hesitant voice call out quietly to him. He turned and found Kenson Brantz
standing uncomfortably a few feet away. The man's armor was stained with
blood, and a small stream of red worked its way down his face from a cut above
his left eye, contrasting sharply to his pale features. He looked awkward
and self-conscious, so Aragorn smiled lightly at him, trying to put the man at
"Kenson Brantz," he said quietly, nodding his head at the man. "Your help was greatly appreciated both before the attack and during and if there is anything that I can do to repay you, just ask."
"You are very gracious, my lord," Kenson replied, bowing low. "However, it is not with hope of repayment that I come to you, but more with hope of survival."
Aragorn arched a questioning eyebrow and Kenson continued.
"I can see that our enemy greatly outnumbers us, and I would ask permission to ride from the city to the trading base of Thruburk. It is several miles away, but I know that at this time of year, the base is filled with soldiers such as myself. I believe I could ride back with over a hundred more swords to aid in our fight."
"Over a hundred swords," Aragorn repeated softly, shaking his head slowly.
"I know it is not much, my lord," Kenson said quietly, shrugging his shoulders, "but any help would be welcome at such a time as this."
"Very welcome," Aragorn said emphatically. "You have my permission, captain, and my best wishes for a speedy and safe journey."
Kenson bowed. "If I leave now and ride hard, I can reach the base shortly after noon. With any luck, we can be back at Calembel before the battle tonight."
"Then I wish you all the luck in the world," Aragorn replied softly.
Kenson turned to leave, but hesitated. He turned back to Aragorn, looking slightly embarrassed. "My lord," he said quietly, then hesitated. At last he continued. "If I am to leave right away, I have no time to find my son, Dar, and tell him of my departure..." he trailed off once more.
Aragorn smiled at him. "Have no fear, captain. I will make sure your son is notified that you have gone."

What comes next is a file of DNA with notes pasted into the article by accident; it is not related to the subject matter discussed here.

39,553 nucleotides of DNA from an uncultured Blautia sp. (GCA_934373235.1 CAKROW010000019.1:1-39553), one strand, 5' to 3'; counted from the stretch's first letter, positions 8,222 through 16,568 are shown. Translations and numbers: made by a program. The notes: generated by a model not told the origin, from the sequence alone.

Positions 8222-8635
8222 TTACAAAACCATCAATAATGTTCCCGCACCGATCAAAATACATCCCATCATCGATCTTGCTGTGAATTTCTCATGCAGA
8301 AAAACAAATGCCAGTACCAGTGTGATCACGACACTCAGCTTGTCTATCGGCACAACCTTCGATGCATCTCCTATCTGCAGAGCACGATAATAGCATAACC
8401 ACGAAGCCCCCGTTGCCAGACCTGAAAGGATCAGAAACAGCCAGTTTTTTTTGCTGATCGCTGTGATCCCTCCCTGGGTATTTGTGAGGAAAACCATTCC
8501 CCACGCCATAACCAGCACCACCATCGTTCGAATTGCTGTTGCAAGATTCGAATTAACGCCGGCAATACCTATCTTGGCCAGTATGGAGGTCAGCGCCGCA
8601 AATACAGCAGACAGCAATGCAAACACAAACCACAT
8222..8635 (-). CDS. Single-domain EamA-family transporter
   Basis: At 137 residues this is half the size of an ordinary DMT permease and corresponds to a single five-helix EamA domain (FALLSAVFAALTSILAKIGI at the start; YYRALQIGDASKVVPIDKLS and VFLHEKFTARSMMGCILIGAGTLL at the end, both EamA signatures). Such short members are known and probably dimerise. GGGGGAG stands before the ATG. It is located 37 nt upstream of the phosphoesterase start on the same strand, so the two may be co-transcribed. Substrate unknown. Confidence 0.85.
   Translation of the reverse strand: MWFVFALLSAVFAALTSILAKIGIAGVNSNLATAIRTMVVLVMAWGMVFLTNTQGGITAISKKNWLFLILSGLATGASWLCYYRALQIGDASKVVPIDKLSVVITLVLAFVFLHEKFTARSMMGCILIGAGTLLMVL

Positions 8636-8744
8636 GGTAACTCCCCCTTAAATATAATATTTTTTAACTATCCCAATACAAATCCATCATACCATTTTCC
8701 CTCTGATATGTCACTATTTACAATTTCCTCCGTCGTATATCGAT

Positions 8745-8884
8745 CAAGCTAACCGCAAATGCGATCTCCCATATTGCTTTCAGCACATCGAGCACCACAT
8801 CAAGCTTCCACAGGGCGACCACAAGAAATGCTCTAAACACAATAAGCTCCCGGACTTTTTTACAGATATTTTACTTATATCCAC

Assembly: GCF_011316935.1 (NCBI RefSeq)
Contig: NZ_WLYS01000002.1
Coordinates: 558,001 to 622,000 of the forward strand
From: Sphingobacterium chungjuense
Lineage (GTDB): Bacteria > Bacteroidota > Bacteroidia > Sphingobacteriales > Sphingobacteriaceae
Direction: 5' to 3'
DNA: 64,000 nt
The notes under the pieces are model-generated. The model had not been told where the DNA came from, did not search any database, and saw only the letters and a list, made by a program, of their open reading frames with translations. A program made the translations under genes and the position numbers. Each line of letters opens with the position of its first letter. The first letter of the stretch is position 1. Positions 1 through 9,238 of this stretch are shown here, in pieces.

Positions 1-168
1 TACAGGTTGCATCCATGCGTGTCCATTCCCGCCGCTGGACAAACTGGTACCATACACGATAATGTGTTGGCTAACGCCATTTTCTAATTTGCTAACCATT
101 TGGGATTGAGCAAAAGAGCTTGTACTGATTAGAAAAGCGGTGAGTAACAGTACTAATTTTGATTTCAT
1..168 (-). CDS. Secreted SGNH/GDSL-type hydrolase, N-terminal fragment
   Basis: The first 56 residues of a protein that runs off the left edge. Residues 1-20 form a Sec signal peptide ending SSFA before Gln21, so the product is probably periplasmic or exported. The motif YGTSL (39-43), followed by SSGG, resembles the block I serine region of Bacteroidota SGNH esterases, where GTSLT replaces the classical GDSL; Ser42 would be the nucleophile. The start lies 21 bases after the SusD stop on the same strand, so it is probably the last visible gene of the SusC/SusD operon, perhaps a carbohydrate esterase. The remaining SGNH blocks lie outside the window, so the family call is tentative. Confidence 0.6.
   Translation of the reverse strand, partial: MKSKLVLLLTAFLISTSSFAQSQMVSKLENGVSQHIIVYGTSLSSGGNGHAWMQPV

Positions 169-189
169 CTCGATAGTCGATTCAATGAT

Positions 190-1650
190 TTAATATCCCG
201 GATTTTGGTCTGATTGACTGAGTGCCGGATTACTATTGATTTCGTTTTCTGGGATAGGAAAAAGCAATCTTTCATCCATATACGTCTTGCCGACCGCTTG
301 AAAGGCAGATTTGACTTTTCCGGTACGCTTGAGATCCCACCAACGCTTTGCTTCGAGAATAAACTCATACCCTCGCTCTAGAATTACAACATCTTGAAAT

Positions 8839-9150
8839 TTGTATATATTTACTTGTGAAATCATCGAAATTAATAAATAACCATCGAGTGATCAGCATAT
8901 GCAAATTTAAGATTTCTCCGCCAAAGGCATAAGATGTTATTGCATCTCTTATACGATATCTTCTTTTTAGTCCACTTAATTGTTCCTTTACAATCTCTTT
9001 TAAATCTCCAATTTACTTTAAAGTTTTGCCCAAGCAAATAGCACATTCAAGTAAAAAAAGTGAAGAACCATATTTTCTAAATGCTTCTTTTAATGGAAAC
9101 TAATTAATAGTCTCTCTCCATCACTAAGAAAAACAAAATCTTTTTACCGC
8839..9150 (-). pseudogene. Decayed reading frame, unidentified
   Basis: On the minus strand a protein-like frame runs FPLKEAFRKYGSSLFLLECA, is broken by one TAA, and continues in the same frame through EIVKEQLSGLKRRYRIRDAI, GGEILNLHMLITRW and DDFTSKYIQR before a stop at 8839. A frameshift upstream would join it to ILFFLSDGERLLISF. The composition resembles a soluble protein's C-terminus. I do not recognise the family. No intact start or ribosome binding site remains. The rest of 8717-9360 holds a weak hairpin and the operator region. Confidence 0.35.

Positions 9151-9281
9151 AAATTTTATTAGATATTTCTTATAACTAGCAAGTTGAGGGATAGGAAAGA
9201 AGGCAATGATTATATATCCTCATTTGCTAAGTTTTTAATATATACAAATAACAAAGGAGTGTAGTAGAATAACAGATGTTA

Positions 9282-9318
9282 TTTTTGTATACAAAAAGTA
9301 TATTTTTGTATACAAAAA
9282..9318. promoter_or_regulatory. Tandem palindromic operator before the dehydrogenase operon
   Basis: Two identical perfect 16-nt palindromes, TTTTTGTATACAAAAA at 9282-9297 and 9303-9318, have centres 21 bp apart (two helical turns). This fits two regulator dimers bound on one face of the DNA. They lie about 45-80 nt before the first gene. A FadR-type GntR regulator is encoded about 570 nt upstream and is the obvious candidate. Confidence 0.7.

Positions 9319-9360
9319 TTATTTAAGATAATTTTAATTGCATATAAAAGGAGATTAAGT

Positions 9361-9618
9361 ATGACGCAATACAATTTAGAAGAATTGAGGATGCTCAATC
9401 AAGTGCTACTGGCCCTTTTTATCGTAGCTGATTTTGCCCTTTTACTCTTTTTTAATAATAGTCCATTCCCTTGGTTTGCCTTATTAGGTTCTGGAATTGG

Kenson returned Aragorn's smile gratefully and then turned and left.
"So what do we do?" Frodo asked from beside Gandalf.
Aragorn looked at the hobbits, running an expert eye over all three of them. The strain of the battle could easily be seen etched on their faces, and they were clearly exhausted. Aragorn was reminded that although these hobbits were extremely brave, they were not warriors at heart. They were much more suited for eating and merry conversation than fighting, and his heart grieved for them.
"Go and rest now," he said gently, his voice filled with compassion. "There will be plenty of opportunity for you to help later, after you have refreshed your mind and spirit."
Frodo nodded gratefully, but his sharp eyes found Aragorn, and he did not yet turn to leave. "What will you all be doing?" he asked curiously and with a hint of determination.
Aragorn could feel the eyes of all his companions upon him, waiting for his response. He lifted his head and met Gandalf's sharp gaze, his own eyes shining with determination. "I think," he said quietly, his eyes still locked on Gandalf’s, "that it is time for the plan that we discussed earlier."
Gandalf immediately frowned, while at the same time nodding slightly as if in agreement. "I see no other option," the wizard stated finally, his voice filled with resignation.
"Nor do I," Aragorn replied, his voice much firmer.
"What plan?" Gimli questioned, watching the exchange between wizard and king with a critical eye.
"If we are to make plans to destroy Malek, then we must learn more about him. We must discover where it is that he hides and anything else that can aid us in our fight against him. This is even more important now that I know how many orcs he has. If we merely sit here and wait for him to attack, we will eventually be overrun. However, if we manage to destroy Malek, the orc army will be easy enough to overcome. They are nothing without a leader!"
"So how do you intend on doing this?" Legolas spoke up again.
"First," Aragorn replied, "We must discover where it is that Malek is hiding. From there, we can use the information in formulating a plan. Gandalf and I have discussed this and decided the only way to learn of Malek's hiding place is to track his army back to where they came from."
Silence filled the air as Aragorn's companions merely stared at him, their faces incredulous.
"So," Gimli finally broke the silence, "you want us to track an army of well over five thousand orcs, in the rain, up a mountain, and escaping the notice of any rear guard they may have posted?"